Danielle says that WLP has helped her to become more socially aware as well as more confident with speaking out when people who have privilege are apathetic and do not help to create positive social change.

Marenda Kyle: Future Educator, WLP Service Award

Women’s Leadership Project service award winner Marenda Kyle has always expressed a passion for education and women’s rights. Last year, she moved to Los Angeles from Bethesda, Maryland. Although she has only been in the program for a year, she participated in nearly every student campus outreach, workshop and field trip. During WLP’s women’s history month assembly she presented on the life of one of her role models; civil rights activist Diane Nash, an important yet little known founding member of the Student Nonviolent Coordinating Committee (SNCC) who was jailed for civil disobedience.

Marenda will attend CSUN in the fall and was recently awarded a $1000 scholarship for achievement by Delta Sigma Theta. She wants to focus on Early Childhood Development and pursue a Master’s in Education. She has had extensive experience volunteering at early childhood learning centers and teaching preschool students. Despite having had a few strong adult mentors at Gardena, her overall impression is that many adults in public schools have negative/low expectations for youth of color which lead them to underachieve. As an educator she hopes to play a role in redressing these issues. She believes that “giving back to the community” is of the utmost importance in helping other women of color succeed.

Tuesday, June 3, 2014

From Foster Care to College: Clay Wesley, Inspirational Youth Leader

By Sikivu Hutchinson

Anyone who meets Clay Wesley can’t help but be impressed by her intellectual fierceness, wry wit and deep sense of compassion. I first met Clay when I was teaching a Life Skills workshop on racism and identity at Gardena High School in 2007. She was outspoken about social justice issues and shone as an inquisitive mind and forceful debater. When she began participating in the Women’s Leadership Project she dove right into our school-community outreach on sexual assault and sexual harassment, HIV/AIDS prevention, intimate partner violence and college preparation. During the 2008 election cycle she was a strong voice at our student debates on Proposition 4 (which would have required parental notification for abortion) and Proposition 8. Clay’s support of choice and reproductive rights was inspirational to other young African American women who have been bombarded with shaming religious messages that abortion is sinful and immoral. Responding to the loss of friends and family as a result of gang, drug, intimate partner and anti-LGBT-related violence in their communities, Clay also helped organize a Day of Remembrance with her peers. For Clay, WLP was formative because, “Many of us have no one in our lives discussing sexism, domestic abuse or going to college.”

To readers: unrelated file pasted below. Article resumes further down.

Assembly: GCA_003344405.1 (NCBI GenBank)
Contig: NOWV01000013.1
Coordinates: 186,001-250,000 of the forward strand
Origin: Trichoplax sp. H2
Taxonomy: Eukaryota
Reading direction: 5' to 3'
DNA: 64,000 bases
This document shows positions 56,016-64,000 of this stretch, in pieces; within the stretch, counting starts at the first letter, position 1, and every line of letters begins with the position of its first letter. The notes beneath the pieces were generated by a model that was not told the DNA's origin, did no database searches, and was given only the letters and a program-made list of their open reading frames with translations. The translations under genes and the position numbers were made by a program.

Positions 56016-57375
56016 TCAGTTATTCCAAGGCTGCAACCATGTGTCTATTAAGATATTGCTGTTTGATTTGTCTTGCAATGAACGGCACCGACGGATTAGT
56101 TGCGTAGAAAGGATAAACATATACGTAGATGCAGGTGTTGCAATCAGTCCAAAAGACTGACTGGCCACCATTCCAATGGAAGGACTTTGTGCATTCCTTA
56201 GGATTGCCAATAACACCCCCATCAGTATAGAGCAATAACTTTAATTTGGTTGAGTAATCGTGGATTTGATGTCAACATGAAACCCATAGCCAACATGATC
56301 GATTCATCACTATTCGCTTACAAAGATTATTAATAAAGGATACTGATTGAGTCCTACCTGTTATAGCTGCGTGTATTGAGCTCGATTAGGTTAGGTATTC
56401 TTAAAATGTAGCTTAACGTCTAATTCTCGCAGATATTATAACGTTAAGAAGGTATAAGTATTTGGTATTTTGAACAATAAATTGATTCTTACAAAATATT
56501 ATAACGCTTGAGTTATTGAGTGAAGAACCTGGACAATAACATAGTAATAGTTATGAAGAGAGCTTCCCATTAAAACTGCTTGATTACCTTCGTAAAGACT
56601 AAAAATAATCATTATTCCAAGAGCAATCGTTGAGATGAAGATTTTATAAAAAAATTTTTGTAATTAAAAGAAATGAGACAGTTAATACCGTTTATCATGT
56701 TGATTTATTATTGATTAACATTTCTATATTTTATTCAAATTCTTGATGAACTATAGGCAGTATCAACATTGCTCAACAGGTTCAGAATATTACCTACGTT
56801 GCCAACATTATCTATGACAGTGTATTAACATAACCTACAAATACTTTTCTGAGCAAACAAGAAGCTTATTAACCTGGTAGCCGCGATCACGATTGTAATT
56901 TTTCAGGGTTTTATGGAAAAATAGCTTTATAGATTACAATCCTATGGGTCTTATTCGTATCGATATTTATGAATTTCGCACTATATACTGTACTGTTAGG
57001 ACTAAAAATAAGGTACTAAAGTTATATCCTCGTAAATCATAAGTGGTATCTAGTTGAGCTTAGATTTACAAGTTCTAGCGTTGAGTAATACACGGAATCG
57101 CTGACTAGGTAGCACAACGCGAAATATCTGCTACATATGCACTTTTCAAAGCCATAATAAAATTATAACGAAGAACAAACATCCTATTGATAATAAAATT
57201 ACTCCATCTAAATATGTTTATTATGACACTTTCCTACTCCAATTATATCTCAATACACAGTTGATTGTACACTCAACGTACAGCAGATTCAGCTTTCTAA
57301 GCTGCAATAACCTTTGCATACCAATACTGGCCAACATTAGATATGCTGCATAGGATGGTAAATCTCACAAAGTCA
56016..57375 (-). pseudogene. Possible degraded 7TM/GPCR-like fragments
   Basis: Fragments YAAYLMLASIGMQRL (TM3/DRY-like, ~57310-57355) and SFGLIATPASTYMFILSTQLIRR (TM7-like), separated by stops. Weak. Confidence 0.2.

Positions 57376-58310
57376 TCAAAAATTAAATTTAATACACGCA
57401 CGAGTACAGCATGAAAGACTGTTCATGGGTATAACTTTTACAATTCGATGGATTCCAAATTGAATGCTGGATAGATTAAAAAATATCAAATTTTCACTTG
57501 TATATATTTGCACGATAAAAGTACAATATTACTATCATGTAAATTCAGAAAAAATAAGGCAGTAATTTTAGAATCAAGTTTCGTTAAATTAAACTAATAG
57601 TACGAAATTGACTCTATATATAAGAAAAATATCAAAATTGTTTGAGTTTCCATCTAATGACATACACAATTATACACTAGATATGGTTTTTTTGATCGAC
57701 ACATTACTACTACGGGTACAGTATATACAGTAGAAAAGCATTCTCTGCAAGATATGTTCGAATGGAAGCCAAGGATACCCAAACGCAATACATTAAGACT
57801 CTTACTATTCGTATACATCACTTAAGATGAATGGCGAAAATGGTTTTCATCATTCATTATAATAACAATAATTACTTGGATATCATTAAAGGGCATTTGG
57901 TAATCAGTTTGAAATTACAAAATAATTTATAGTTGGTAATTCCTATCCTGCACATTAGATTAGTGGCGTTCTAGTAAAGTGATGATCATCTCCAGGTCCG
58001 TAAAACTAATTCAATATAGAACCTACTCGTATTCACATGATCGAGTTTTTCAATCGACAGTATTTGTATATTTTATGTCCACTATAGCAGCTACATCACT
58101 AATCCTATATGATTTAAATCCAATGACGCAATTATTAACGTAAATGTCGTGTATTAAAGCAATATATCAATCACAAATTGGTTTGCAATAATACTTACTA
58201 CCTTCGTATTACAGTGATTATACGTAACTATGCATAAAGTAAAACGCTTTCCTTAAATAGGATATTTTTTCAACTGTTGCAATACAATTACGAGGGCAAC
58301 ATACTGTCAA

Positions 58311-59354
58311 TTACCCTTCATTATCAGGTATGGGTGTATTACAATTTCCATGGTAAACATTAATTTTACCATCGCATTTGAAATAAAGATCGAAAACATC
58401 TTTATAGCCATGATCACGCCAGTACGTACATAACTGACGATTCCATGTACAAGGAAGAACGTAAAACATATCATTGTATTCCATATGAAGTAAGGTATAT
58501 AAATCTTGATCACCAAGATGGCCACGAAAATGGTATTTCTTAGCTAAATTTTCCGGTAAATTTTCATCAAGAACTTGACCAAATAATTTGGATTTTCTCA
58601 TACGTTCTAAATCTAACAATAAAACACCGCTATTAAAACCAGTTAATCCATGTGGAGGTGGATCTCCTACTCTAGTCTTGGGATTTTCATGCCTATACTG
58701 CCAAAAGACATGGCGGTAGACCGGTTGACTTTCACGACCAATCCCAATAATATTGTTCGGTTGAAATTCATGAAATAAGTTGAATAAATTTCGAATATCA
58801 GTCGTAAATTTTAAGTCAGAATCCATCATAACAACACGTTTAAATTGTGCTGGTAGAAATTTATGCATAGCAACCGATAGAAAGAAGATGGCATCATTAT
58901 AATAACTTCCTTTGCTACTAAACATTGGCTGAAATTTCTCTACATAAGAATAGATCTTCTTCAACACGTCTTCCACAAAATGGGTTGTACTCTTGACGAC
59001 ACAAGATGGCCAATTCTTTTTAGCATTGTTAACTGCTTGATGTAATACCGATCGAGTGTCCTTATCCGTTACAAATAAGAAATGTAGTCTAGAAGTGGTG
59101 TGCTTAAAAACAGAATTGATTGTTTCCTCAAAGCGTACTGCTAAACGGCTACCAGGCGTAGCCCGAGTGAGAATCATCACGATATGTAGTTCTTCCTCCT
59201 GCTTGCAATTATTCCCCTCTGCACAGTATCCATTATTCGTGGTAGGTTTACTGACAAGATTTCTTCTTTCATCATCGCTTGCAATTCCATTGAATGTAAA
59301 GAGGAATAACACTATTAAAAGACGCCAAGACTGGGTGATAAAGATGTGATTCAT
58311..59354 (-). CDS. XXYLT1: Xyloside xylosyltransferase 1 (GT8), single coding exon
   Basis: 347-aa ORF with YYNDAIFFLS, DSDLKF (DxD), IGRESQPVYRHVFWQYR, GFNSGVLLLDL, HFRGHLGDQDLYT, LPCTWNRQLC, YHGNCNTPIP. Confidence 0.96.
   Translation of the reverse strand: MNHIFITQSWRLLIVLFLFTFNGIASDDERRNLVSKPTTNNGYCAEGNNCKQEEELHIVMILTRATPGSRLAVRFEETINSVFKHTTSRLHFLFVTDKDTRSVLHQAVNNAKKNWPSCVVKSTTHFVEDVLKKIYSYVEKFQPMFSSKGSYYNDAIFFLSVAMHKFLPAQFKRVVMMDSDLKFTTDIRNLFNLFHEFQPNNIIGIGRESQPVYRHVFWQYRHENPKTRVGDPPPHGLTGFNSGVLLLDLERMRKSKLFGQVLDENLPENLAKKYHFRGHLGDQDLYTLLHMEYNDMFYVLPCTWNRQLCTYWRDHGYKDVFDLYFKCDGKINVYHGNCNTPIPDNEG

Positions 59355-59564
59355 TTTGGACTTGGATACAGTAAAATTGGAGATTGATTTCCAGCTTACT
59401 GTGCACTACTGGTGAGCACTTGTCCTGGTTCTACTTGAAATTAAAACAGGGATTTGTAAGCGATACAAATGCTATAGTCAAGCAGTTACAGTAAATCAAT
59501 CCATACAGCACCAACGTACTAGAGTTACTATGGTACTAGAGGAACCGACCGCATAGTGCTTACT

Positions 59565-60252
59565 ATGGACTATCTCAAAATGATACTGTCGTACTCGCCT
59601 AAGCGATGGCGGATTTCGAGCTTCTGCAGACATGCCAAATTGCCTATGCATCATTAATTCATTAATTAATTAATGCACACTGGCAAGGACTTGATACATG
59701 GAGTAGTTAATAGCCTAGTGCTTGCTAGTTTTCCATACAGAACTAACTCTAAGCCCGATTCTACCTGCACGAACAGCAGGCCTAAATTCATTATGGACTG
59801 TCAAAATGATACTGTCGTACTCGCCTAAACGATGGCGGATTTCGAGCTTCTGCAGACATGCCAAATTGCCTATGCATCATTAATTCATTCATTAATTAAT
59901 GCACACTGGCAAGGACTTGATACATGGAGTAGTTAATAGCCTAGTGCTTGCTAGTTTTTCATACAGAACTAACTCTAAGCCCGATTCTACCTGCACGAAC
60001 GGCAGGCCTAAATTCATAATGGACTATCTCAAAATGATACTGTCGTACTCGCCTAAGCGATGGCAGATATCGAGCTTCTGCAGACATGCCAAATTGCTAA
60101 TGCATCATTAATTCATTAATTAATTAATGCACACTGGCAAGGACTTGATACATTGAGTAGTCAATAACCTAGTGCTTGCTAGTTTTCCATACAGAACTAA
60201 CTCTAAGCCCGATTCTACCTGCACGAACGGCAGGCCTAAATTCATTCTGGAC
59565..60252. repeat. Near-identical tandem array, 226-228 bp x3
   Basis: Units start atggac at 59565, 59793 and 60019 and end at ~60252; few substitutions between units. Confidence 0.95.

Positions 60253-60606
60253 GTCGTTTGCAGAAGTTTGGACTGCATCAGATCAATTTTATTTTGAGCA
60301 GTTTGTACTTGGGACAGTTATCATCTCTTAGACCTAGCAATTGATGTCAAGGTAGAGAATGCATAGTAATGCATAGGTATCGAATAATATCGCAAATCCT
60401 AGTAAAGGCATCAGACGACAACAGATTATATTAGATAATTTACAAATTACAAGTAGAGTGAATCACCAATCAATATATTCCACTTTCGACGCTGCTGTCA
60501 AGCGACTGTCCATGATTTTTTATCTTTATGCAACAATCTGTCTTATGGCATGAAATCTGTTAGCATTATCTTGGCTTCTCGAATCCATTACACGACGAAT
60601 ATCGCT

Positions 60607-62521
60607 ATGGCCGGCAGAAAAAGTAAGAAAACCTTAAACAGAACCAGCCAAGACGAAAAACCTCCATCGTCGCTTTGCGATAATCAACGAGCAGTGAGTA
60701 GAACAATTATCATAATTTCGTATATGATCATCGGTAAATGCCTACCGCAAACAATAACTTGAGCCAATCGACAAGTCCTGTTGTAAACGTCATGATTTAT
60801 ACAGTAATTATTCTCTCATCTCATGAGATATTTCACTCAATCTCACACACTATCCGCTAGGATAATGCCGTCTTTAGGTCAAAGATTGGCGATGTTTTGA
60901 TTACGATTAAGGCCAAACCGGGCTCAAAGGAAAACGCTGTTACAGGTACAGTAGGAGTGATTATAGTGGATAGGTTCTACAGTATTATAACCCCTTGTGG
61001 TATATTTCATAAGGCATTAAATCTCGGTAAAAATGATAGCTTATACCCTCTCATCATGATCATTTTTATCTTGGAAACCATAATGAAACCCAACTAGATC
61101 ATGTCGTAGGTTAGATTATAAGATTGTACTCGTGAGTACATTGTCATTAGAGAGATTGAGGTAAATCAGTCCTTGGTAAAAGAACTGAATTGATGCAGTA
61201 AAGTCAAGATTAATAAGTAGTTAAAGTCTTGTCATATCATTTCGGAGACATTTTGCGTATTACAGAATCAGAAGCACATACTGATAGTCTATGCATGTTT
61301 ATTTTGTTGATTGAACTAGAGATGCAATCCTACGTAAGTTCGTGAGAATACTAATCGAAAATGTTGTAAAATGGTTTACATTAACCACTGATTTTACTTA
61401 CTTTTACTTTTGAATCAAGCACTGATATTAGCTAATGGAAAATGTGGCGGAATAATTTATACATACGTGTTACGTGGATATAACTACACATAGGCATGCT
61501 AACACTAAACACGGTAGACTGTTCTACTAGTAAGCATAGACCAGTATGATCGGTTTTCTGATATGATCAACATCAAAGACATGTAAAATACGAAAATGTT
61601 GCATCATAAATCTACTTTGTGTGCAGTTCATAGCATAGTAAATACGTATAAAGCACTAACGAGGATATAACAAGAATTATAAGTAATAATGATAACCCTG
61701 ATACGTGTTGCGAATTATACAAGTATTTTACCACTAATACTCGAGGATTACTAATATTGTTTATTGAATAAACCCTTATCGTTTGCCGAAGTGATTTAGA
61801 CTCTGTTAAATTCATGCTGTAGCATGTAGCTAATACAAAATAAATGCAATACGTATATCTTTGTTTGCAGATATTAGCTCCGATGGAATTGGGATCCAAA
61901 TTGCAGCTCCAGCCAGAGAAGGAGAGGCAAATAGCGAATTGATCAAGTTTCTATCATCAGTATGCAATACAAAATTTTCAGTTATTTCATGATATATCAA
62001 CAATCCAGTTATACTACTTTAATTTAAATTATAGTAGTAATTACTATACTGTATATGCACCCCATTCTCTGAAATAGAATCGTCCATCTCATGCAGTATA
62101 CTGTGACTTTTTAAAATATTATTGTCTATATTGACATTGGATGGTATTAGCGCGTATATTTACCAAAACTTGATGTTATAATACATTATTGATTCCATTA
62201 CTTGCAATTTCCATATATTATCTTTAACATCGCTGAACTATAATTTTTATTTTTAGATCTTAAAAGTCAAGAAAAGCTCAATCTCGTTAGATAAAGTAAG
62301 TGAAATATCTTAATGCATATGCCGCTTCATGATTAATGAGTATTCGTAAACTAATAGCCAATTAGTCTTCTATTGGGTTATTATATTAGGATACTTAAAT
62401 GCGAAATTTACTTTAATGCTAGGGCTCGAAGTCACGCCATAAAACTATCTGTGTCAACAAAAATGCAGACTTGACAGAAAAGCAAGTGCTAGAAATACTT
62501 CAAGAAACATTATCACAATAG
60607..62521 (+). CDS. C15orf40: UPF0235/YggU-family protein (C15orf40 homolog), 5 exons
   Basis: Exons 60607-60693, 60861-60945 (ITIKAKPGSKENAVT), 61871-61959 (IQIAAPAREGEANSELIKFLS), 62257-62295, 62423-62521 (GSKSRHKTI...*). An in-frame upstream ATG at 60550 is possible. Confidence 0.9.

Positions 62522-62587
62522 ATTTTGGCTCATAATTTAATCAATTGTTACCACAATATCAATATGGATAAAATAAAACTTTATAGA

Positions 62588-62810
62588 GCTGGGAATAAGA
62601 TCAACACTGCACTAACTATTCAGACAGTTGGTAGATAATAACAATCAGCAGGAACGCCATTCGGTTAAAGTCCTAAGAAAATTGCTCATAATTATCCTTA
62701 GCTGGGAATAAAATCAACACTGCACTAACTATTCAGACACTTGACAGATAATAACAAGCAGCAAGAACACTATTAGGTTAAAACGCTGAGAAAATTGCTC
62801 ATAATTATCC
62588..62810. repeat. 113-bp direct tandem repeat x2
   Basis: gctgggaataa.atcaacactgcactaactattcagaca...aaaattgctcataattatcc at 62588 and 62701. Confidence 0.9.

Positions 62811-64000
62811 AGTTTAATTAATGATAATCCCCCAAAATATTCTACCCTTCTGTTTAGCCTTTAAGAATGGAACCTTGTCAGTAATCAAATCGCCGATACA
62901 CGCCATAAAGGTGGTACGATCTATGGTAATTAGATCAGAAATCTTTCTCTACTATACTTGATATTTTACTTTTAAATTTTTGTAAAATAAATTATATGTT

Clay lost both of her parents in middle school and had to become self-sufficient at an early age. She supported herself through high school and community college with part-time jobs while being in the foster care system. Like many foster youth she’s been in multiple placements and homes, struggling to find transitional housing after she aged out of the system at eighteen. In addition to her involvement with WLP, Clay was a youth advocate for California Youth Connection (CYC), a foster care advocacy and support network. Through her work with CYC, she travelled to Sacramento to lobby legislators to support Assembly Bill 12, which was designed to provide resources for youth who age out of foster care. Currently she juggles positions at the Alliance for Children’s Rights, the Southern California Foster family agency and the Foster club.

This month, she will get her AA degree from Southwest Community College and plans to transfer to a four year university in the spring. With a 70% African American population, only 29% of Southwest’s students transfer in six years. Clay believes that the environment at Southwest, specifically the scarcity of supportive academic and social resource providers, is disenabling for many students. Black students disproportionately come from schools where they have minimal to no college preparation. As a result, most have to wade through remedial classes before taking their core college requirements. Clay credits strong mentors with giving her the leg up to make it through the process—yet it’s a hurdle that is often more difficult for foster youth to overcome than going to a four year institution. According to the Pew Research Center, fewer than 3 percent of foster care youth will graduate from college. The stats are even graver for African American youth, who are over-represented in the foster care population. Nationwide, black foster youth are more likely to become homeless and/or incarcerated due partly to racist profiling, sentencing and incarceration policies which exacerbate the lack of community resources for foster and homeless youth.

Over the past several years, Clay has worked as an intern with WLP, mentoring homeless youth at Covenant House California, conducting HIV/AIDS outreach at Washington Prep High and sharing her experiences as a foster care youth navigating college with students throughout the Los Angeles Unified School District. Her love for debating, public speaking and helping others has her leaning toward sociology, political science or communications majors. As an inspiring leader and role model in her own right, she has her eye on positions with emphases on public policy, law and education. Though making this journey without her parents has been painful she feels doubly motivated by their vision for her: “Before my father died I promised him that I would graduate with my college degree. He was very big on education and I always wanted to make him proud.”